Tag Archives: Tool

Google Open Sources Tool For Pivacy





Google is open-sourcing a library that it uses to glean insights from aggregate data in a privacy-preserving manner. Called Differentially Private SQL, the library leverages the idea of differential privacy (DP) — a statistical technique that makes it possible to collect and share aggregate information about users, while safeguarding individual privacy. This allows developers and organizations to build tools that can learn from aggregate user data without revealing any personally identifiable information. (Source: The Next Web)




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Swapnil Bhartiya has decades of experience covering emerging technologies and enterprise open source. His stories have appeared in a multitude of leading publications including CIO, InfoWorld, Network World, The New Stack, Linux Pro Magazine, ADMIN Magazine, HPE Insights, Raspberry Pi Geek Magazine, SweetCode, Linux For You, Electronics For You and more. He is also a science fiction writer and founder of TFiR.io.

GNOME Wants to Make Linux Firmware Updates Easier to Deploy with New Tool





Long-time GNOME developer Richard Hughes is looking at a new tool for the GNOME desktop environment to make deployments of firmware updates easier for all users. At the moment, the GNOME Software Center only displays devices when firmware updates are pending, but Hughes and Andrew Schwenn, an intern from Dell, have been working lately on a new tool that would be integrated as a panel into GNOME Control Center, which promises to make it easier for users to install new firmware versions for their hardware. (Source: Softpedia)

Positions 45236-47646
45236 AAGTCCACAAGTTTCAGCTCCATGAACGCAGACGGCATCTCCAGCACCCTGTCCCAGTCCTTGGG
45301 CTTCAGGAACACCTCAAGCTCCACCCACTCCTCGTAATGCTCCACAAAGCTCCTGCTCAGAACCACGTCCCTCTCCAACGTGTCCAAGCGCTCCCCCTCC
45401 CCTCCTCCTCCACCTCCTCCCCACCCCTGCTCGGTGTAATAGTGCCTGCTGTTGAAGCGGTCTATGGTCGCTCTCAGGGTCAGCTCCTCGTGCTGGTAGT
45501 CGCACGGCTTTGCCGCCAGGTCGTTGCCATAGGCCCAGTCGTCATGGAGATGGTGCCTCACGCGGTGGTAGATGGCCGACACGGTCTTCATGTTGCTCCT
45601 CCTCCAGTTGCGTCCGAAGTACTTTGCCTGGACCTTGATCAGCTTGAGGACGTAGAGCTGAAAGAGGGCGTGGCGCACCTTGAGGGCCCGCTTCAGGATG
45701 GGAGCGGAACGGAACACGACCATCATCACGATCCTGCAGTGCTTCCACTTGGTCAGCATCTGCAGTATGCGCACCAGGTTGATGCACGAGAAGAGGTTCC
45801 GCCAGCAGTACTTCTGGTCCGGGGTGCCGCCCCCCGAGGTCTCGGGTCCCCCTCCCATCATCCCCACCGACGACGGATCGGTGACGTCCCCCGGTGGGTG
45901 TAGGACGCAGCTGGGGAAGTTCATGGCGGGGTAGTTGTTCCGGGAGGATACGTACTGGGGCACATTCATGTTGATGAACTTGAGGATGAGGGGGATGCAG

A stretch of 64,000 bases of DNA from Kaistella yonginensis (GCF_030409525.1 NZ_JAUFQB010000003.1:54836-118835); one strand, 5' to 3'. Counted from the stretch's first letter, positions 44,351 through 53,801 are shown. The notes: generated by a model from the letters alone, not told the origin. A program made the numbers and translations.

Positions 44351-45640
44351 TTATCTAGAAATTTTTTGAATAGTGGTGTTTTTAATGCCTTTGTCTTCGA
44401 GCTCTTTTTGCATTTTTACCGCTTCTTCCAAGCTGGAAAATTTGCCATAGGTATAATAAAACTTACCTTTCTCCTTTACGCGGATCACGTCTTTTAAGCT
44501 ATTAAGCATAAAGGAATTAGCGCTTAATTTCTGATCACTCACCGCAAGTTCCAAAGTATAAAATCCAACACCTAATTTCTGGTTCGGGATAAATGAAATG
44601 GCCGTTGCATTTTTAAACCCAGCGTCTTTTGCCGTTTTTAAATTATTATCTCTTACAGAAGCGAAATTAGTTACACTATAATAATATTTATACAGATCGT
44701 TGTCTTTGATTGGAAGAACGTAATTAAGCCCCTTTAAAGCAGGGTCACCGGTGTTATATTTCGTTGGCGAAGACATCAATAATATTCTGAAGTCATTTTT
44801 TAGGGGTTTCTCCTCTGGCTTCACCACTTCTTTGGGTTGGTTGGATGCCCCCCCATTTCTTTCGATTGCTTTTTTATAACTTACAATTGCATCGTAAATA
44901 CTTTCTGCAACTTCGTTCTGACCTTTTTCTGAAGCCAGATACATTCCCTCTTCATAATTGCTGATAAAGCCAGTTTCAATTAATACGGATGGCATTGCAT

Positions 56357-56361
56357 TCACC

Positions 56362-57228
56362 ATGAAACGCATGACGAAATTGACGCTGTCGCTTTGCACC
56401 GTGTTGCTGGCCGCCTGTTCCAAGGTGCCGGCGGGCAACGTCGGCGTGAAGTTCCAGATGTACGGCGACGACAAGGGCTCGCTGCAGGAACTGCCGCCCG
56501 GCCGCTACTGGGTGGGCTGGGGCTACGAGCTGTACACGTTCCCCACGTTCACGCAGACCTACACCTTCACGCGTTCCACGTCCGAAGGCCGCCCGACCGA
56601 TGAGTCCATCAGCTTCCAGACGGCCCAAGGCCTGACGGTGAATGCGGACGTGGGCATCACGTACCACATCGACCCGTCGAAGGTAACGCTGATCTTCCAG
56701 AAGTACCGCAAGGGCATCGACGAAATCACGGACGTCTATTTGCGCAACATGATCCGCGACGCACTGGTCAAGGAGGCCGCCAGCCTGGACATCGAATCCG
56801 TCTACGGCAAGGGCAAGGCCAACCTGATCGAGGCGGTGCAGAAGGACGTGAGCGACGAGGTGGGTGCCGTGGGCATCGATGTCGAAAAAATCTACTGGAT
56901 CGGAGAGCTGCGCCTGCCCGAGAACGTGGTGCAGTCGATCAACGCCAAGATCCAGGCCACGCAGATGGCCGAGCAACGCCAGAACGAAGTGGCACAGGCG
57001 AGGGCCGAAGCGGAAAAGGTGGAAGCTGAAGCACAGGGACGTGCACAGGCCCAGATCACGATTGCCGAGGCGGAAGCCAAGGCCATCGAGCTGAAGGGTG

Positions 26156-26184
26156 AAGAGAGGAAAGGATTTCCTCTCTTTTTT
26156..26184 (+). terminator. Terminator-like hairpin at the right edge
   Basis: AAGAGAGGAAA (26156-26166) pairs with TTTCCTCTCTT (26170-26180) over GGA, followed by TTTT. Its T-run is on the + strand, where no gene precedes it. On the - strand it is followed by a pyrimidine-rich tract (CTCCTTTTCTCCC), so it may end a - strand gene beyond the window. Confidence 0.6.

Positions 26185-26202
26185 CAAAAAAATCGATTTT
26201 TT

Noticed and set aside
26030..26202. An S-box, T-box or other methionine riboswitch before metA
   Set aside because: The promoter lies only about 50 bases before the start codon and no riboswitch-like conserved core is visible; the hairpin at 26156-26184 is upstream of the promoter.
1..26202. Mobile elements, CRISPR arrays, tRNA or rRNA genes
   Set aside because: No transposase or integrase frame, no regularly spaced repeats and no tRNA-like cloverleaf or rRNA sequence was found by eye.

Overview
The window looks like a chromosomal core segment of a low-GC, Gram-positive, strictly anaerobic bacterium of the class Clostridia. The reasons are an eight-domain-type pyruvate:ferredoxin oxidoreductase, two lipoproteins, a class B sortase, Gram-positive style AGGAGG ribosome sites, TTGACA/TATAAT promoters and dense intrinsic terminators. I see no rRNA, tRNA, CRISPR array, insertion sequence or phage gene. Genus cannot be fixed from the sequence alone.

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Swapnil Bhartiya has decades of experience covering emerging technologies and enterprise open source. His stories have appeared in a multitude of leading publications including CIO, InfoWorld, Network World, The New Stack, Linux Pro Magazine, ADMIN Magazine, HPE Insights, Raspberry Pi Geek Magazine, SweetCode, Linux For You, Electronics For You and more. He is also a science fiction writer and founder of TFiR.io.

Networking Tool Comics! | Linux.com


I LOVE computer networking (it’s what I spent a big chunk of the last few years at work doing), but getting started with all the tools was originally a little tricky! For example – what if you have the IP address of a server and you want to make a https connection to it and check that it has a valid certificate? But you haven’t changed DNS to resolve to that server yet (because you don’t know if it works!) so you need to use the IP address? If you do curl https://1.2.3.4/, curl will tell you that the certificate isn’t valid (because it’s not valid for 1.2.3.4). So you need to know to do curl https://jvns.ca --resolve jvns.ca:443:104.198.14.52.

I know how to use curl --resolve because my coworker told me how. And I learned that to find out when a cert expires you can do openssl x509 -in YOURCERT.pem -text -noout the same way. So the goal with this zine is basically to be “your very helpful coworker who gives you tips about how to use networking tools” in case you don’t have that person.

Read more at Julia Evans

Schedule One-Time Commands with the Unix at Tool | Linux.com


Cron is nice and all, but don’t forget about its cousin at.

…even though I’ve been using Linux for 20 years, I still learn about new (to me) command-line tools all the time. In this “Back to Basics” article series, I plan to cover some of the command-line tools that those new to Linux may never have used before. For those of you who are more advanced, I’ll spread out this series, so you can expect future articles to be more technical. In this article, I describe how to use the at utility to schedule jobs to run at a later date.

at vs. Cron

at is one of those commands that isn’t discussed very much. When people talk about scheduling commands, typically cron gets the most coverage. Cron allows you to schedule commands to be run on a periodic basis. With cron, you can run a command as frequently as every minute or as seldom as once a day, week, month or even year. You also can define more sophisticated rules, so commands run, for example, every five minutes, every weekday, every other hour and many other combinations. System administrators sometimes will use cron to schedule a local script to collect metrics every minute or to schedule backups.

Read more at Linux Journal